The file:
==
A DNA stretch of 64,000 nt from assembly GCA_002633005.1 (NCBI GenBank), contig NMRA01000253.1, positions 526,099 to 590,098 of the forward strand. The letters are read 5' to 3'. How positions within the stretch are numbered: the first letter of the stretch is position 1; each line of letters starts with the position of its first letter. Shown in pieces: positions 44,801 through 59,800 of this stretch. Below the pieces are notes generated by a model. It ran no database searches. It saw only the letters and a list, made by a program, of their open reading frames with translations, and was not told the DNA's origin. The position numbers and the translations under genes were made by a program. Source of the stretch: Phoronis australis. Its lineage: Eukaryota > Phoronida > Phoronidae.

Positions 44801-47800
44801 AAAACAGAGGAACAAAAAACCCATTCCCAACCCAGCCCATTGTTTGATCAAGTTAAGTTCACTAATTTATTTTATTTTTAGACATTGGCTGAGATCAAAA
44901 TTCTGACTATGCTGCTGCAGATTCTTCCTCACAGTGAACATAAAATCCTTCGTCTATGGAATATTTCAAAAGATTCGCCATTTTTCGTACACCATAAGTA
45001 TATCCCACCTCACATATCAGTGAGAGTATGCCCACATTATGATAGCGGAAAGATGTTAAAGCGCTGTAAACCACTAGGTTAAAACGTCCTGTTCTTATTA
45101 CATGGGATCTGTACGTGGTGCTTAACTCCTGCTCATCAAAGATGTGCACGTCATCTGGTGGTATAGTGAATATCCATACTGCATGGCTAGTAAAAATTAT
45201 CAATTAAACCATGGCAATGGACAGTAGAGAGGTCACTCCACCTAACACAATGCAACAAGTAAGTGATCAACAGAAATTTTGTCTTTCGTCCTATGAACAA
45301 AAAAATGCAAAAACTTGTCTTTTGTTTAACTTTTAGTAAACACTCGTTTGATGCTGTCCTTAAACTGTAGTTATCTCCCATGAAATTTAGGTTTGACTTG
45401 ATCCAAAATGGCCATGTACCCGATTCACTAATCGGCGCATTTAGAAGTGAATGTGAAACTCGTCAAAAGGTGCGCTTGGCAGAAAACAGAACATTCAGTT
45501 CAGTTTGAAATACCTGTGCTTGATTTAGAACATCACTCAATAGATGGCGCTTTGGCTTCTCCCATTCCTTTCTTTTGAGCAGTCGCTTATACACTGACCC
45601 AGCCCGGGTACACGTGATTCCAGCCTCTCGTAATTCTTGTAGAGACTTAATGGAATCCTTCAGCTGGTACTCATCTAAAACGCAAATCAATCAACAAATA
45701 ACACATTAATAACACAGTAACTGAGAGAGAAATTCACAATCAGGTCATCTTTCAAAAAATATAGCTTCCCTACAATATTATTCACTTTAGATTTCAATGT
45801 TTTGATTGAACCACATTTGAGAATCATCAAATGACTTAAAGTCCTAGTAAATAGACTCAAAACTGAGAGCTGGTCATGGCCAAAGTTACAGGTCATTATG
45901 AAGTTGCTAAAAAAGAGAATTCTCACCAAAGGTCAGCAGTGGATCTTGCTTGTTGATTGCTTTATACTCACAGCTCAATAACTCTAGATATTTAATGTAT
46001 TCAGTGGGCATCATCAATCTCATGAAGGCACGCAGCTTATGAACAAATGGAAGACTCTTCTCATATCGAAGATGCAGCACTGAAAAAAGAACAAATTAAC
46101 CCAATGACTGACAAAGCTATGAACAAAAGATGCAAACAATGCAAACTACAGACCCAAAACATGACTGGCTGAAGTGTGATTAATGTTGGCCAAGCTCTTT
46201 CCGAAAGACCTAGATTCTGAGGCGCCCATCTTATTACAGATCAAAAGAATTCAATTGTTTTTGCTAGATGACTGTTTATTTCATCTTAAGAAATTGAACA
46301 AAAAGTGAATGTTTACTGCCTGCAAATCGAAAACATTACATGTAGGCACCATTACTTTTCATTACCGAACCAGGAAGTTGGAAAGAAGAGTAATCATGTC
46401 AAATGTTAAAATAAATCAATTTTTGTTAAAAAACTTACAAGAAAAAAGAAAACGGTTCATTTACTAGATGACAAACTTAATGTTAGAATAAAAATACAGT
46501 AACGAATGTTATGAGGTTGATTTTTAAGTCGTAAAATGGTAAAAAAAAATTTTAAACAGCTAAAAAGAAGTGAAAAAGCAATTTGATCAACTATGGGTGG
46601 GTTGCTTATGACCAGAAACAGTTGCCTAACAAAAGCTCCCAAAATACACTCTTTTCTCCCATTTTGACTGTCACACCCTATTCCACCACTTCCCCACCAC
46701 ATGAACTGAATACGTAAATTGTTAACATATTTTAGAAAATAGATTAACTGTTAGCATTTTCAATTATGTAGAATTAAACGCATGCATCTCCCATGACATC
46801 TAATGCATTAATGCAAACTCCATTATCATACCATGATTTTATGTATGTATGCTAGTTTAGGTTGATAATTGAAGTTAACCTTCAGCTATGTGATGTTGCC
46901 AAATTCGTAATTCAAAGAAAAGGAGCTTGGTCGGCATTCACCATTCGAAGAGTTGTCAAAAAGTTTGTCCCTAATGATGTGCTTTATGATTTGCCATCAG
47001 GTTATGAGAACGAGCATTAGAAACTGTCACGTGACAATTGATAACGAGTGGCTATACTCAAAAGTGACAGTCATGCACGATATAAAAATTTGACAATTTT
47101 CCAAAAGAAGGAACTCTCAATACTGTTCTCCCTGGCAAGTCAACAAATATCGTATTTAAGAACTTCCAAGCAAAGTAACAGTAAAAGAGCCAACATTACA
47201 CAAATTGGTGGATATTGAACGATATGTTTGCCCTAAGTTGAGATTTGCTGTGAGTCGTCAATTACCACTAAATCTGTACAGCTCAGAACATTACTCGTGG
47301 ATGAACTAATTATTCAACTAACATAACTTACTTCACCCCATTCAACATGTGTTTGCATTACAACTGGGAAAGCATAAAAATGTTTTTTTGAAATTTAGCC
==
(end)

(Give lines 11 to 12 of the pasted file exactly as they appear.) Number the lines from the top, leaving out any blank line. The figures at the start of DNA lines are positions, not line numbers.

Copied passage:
45601 AGCCCGGGTACACGTGATTCCAGCCTCTCGTAATTCTTGTAGAGACTTAATGGAATCCTTCAGCTGGTACTCATCTAAAACGCAAATCAATCAACAAATA
45701 ACACATTAATAACACAGTAACTGAGAGAGAAATTCACAATCAGGTCATCTTTCAAAAAATATAGCTTCCCTACAATATTATTCACTTTAGATTTCAATGT